Are These Dishes You Love Authentically Chinese?

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Sally Gao

One of the most popular cuisines in the world, Chinese restaurants are found all over the globe. However, not all dishes that bill themselves as ‘Chinese food’ are authentically Chinese and, in fact, may be virtually unheard of in China. If you’re wondering whether some of your favorite ‘Chinese’ dishes are actually eaten by Chinese people, here’s a quick and dirty guide.

General Tso’s Chicken

Otherwise known as Admiral Tso’s Chicken or Governor Tso’s Chicken, this dish consists of deep-fried chicken smothered in a tangy, sweet sauce and is found on Chinese takeout menus all over North America. However, it is almost unheard of in China, where savory meat dishes are rarely ever combined with sweet sauces. The origin of the dish is usually attributed to Peng Chuang-kuei, a Hunan-born chef who fled to Taiwan during the Chinese Civil War and later moved to New York in the 1970s, where he opened a restaurant.

Verdict: Not authentic.

Spring Rolls

These deep-fried, crispy treats usually come with a savory filling such as minced pork and shredded cabbage. Although the dish has evolved over time, some trace the pastry all the way back to the Jin Dynasty (264-420 CE). In mainland China, they are usually eaten during the Spring Festival, and in Hong Kong, they’re a popular item on dim sum menus.

Verdict: Authentic.

Egg Rolls

Another Chinese-American takeout staple, the egg roll consists of a shredded meat and vegetables wrapped in a thick, egg-based dough. Invented in New York in the early 1930s, egg rolls are sometimes said to be a variation of the spring roll. One thing’s for sure, though: anyone looking for their favorite egg rolls in China is sure to be disappointed.

Verdict: Not authentic.

Kung Pao Chicken

This popular stir-fry dish consists of spicy diced chicken, peanuts, bell peppers, chilis, and Sichuan peppercorns. Originating in Sichuan province, the dish’s name is believed to come from Ding Baozhen, a 19th-century Chinese official whose title was Gongbao, or Kung Pao. In its native Sichuan, the highlight of the dish is the Sichuan peppercorns, which create a spicy, numbing effect on the tongue. Western versions of the dish typically lack Sichuan peppercorns.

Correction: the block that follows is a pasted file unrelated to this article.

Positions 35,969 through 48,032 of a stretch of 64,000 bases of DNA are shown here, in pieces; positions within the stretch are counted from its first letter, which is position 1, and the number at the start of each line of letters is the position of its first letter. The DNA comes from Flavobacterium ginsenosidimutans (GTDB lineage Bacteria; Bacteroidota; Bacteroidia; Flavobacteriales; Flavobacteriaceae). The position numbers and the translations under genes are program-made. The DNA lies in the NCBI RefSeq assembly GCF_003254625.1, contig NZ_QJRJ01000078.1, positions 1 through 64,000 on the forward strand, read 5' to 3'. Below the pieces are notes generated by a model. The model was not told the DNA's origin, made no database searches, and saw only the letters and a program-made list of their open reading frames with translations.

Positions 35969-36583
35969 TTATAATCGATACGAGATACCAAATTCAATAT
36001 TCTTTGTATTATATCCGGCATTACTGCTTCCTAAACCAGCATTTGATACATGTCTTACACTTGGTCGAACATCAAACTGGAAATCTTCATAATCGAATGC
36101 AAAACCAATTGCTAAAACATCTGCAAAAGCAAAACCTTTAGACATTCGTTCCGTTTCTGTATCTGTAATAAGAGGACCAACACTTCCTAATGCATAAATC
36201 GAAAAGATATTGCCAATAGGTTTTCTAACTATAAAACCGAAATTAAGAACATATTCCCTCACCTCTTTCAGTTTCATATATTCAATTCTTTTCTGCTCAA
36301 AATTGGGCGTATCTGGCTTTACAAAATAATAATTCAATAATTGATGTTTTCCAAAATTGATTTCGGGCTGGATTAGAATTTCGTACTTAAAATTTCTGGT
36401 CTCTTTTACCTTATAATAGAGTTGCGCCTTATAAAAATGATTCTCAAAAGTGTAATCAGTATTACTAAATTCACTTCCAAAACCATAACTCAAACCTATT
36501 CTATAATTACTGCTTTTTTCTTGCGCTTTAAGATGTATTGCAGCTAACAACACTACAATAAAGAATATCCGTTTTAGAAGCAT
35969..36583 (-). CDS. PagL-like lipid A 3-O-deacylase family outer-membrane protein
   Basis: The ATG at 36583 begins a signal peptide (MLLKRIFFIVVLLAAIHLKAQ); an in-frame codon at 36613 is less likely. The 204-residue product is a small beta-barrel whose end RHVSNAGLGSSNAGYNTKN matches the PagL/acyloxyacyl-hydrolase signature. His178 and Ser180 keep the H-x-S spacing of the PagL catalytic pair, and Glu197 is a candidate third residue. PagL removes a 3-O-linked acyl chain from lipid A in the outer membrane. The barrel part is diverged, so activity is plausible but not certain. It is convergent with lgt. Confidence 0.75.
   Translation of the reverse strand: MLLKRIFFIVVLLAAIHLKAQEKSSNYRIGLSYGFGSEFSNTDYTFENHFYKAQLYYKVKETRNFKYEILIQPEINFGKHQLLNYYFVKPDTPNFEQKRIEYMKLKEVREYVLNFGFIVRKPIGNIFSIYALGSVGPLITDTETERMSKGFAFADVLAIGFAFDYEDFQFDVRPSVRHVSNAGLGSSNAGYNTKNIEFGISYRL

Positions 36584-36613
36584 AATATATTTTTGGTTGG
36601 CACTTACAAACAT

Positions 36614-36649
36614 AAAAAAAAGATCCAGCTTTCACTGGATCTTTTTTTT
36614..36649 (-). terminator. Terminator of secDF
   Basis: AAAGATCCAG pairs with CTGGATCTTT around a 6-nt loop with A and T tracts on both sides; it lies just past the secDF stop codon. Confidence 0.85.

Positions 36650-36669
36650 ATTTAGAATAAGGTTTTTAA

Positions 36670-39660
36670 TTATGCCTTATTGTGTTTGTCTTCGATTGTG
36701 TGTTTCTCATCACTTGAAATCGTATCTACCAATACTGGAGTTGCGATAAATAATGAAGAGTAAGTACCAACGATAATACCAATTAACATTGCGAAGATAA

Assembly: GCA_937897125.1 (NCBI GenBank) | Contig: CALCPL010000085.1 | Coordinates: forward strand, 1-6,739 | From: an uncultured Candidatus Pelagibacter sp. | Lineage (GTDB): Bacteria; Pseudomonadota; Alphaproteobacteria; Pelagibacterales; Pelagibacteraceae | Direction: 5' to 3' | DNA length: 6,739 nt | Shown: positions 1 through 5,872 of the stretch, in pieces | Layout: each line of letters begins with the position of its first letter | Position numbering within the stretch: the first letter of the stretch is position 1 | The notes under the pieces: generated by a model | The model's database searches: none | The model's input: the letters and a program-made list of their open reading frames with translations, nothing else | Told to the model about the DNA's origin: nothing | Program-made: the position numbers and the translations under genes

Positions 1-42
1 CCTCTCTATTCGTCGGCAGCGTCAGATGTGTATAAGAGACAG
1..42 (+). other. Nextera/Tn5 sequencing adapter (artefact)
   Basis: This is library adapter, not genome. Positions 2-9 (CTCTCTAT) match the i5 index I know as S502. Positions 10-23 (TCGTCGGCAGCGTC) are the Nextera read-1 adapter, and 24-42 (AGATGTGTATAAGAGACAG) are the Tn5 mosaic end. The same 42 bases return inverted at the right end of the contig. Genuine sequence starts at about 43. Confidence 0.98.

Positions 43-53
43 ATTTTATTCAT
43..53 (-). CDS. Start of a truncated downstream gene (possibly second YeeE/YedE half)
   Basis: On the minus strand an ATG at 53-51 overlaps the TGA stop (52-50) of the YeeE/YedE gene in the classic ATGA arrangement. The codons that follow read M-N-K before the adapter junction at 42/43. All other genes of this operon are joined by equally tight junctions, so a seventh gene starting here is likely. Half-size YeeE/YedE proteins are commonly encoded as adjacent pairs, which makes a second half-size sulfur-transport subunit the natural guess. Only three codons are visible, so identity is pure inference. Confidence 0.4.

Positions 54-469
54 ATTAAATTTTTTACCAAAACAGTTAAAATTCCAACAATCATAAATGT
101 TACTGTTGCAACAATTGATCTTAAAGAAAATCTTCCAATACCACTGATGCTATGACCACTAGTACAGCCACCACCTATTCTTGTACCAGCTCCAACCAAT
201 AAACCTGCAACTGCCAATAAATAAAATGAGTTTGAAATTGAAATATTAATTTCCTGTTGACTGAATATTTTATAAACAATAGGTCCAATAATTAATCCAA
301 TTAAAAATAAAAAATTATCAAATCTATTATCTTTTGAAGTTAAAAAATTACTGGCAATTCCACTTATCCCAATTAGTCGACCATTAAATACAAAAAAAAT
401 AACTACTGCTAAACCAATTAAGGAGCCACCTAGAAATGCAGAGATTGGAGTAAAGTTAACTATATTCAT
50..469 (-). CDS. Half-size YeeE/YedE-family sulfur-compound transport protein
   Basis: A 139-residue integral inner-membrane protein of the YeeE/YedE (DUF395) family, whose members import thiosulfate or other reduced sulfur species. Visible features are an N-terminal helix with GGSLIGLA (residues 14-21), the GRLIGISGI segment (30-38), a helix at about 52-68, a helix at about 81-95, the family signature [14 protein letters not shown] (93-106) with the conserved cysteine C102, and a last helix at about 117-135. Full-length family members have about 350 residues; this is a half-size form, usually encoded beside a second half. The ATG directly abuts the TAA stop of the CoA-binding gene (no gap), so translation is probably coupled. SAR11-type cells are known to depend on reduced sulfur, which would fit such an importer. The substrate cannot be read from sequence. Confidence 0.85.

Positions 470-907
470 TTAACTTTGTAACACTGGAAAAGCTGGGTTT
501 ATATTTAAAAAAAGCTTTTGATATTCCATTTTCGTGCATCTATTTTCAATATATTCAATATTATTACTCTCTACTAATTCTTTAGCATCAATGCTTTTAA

Verdict: Authentic.

Soup Dumplings

Known as xiao long bao (literally ‘little basket buns’) in Mandarin, this steamed delicacy consists of pork and soup encased in a thin casing made from flour. Originating in Shanghai in the 1870s, they were invented by an enterprising chef in the city’s Nanxiang district. Although you won’t have trouble finding xiao long bao in cities such as New York and London, any native Shanghainese will tell you that they just can’t compare with the soup dumplings from home.

Verdict: Authentic.

Orange Chicken

Consisting of nuggets of deep-fried, battered chicken, this dish is similar to General Tso’s Chicken, but is coated in a sweeter, orange-flavored sauce made from orange peels. You may be surprised to learn that there is an authentic Chinese version of this dish. Dubbed chen pi ji, or ‘citrus peel chicken,’ it’s a spicy dish made from dried orange peels and chili peppers. However, chen pi ji tastes little like the sweet, gloopy orange chicken found ubiquitously across Chinese kitchens in the United States.

Verdict: Not authentic.

Fortune Cookies

These crunchy, vanilla-flavored cookies, each bearing a slip of paper containing a brief prophecy or inspirational message, are a hallmark of the Chinese-American dining experience. A uniquely American pastry, fortune cookies are said to originate from a Japanese confectionary in pre-World War I San Francisco and were adopted by enterprising Chinese businessmen who began to sell them in Chinese restaurants.

Verdict: Not authentic.

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